SAN ANTONIO – Michigan couldn’t find a way to finish the game, but its defense almost finished Nebraska quarterback Zac Taylor.

On the Cornhuskers’ first drive of the fourth quarter, Michigan defensive linemen Rondell Biggs and Alan Branch combined to slam Taylor into the turf. Branch had been in the quarterback’s face a number of times already; he knew how hard his teammates had pounded Taylor all night.

But from what he could tell, that hit seemed to hurt the most. Branch said he saw Taylor’s eyes roll back in his head after he and Biggs had “popped” Taylor.

“I don’t know how the hell that guy kept getting up,” Branch said.

The Wolverines never consistently pressured quarterbacks during the season and recorded just 19 sacks in 11 games – the fourth-lowest total in the Big Ten this year. Ohio State led the conference with 39. But the front seven made everyone forget that futility for much of the Alamo Bowl, hitting Taylor early and often en route to five sacks.

One of the more surprising parts of Michigan’s defensive performance may have been the fact that most of the pressure came from the line. The Wolverines’ leading sacker on the season was rush linebacker LaMarr Woodley, who notched six. But the rest of Michigan’s starting defensive linemen managed just five sacks. Against Nebraska, linebacker David Harris was the only non-lineman to sack Taylor.

“I think that was by far the best pressure I’ve seen since I’ve been here,” Woodley said.

If Taylor had stayed on the turf after one of the Wolverines’ monstrous hits, few fans would have blamed him. But Taylor has found a way to bounce back all season. The junior left Nebraska’s win over Kansas State with a concussion in the fourth quarter but returned to action a week later to lead the Cornhuskers to a blowout win over Colorado.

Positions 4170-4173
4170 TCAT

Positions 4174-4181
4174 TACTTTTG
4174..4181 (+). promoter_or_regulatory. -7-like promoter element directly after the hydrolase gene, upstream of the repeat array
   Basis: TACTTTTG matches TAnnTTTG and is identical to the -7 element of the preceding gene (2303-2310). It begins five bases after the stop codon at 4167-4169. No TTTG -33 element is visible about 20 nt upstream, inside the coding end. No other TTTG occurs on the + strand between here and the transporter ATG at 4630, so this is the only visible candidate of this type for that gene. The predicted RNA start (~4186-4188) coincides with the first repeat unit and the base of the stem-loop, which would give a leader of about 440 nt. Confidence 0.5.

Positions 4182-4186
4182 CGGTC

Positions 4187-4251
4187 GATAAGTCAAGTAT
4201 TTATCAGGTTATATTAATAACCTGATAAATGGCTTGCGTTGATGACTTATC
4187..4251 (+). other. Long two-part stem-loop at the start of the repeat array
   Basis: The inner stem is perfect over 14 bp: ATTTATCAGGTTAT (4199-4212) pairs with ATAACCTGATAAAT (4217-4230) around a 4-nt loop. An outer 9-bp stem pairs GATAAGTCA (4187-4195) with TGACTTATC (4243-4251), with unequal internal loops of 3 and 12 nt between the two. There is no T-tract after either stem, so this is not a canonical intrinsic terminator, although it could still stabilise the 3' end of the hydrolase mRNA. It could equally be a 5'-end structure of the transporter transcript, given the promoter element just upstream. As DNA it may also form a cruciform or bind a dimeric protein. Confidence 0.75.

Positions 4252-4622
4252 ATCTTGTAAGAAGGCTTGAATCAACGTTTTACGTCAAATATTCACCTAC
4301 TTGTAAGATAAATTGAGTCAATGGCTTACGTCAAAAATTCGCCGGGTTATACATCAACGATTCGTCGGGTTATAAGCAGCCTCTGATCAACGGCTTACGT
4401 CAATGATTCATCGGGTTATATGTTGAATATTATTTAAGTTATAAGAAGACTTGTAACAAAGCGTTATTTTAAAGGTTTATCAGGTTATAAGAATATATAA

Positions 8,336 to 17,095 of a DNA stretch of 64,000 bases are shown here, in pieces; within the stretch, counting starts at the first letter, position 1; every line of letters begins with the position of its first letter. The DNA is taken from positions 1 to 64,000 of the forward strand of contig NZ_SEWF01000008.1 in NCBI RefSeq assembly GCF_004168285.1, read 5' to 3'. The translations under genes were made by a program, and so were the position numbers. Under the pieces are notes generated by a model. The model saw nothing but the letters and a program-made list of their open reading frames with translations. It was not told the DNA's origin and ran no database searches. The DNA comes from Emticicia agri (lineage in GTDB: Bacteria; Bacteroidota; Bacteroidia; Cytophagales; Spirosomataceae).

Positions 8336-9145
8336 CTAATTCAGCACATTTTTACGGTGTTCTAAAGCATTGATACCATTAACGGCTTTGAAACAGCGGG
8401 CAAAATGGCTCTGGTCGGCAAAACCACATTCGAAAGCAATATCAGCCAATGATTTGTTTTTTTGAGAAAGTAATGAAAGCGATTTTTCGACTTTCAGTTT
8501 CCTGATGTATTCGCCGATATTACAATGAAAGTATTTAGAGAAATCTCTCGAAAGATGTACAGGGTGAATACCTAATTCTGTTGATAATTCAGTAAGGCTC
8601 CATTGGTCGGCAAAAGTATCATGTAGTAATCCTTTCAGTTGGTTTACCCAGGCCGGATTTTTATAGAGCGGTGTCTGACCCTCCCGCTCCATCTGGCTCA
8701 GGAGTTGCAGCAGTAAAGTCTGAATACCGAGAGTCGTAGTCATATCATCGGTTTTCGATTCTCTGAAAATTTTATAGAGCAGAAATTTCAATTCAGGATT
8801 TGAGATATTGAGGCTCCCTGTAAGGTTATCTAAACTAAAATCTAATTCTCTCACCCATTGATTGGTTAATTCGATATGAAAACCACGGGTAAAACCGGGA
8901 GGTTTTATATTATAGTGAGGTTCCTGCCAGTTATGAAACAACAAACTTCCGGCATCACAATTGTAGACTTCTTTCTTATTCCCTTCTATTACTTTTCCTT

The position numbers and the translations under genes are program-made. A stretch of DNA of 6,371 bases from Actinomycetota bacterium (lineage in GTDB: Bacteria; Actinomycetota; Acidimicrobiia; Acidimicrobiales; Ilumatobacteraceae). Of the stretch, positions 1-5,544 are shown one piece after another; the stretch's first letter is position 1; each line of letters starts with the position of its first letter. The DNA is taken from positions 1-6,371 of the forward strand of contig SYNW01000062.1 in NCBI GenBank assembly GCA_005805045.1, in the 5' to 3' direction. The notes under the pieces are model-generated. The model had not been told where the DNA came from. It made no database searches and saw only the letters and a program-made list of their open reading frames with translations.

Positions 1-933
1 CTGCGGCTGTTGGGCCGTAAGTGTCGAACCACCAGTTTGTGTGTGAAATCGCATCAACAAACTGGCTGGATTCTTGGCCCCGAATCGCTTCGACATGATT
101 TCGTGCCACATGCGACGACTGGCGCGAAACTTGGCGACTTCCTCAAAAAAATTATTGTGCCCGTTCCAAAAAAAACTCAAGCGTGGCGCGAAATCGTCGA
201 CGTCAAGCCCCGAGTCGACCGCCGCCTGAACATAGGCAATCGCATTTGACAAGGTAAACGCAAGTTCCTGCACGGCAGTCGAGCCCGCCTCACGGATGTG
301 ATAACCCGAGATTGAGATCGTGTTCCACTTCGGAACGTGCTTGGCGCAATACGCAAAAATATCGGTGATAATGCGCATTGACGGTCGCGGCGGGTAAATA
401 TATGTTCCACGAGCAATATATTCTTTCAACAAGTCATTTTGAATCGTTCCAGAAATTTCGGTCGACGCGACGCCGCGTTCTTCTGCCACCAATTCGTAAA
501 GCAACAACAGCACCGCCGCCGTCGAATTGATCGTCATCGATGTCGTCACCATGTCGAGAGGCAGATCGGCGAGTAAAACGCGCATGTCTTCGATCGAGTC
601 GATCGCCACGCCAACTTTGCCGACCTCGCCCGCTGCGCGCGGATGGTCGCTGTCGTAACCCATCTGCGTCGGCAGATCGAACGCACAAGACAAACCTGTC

“He stays right there in the pocket – he’s like the eye in the hurricane,” Nebraska coach Bill Callahan said. “There’s flurry all around, and he stays calm and as poised as any quarterback I’ve ever coached,” a list that includes former Oakland Raiders quarterback Rich Gannon.

Likely a result of the Wolverines’ relentless pressure, Taylor completed just 14 of 31 pass attempts for 167 yards, almost 60 yards fewer than his season average. But the junior connected on three touchdown passes – including the game-winner with fewer than five minutes remaining.

Michigan administered a number of hits but couldn’t deliver the knockout punch.

“I think that we played well as a defense, but we didn’t step on their neck and give them no hope at the end of the game,” Branch said. “We could’ve stopped them from scoring a couple times, and they wouldn’t have even been close.”

The game’s finish fit the character of both teams. It was the fourth time this season that Michigan lost a game after it was ahead or tied in the fourth quarter. It was also the fourth time that Nebraska won a game when it trailed in the fourth quarter.

“We played this season as all-day fighters all year long,” Nebraska running back Cory Ross said. “We played a fourth-quarter game; we’re a fourth-quarter team. And we showed that.”

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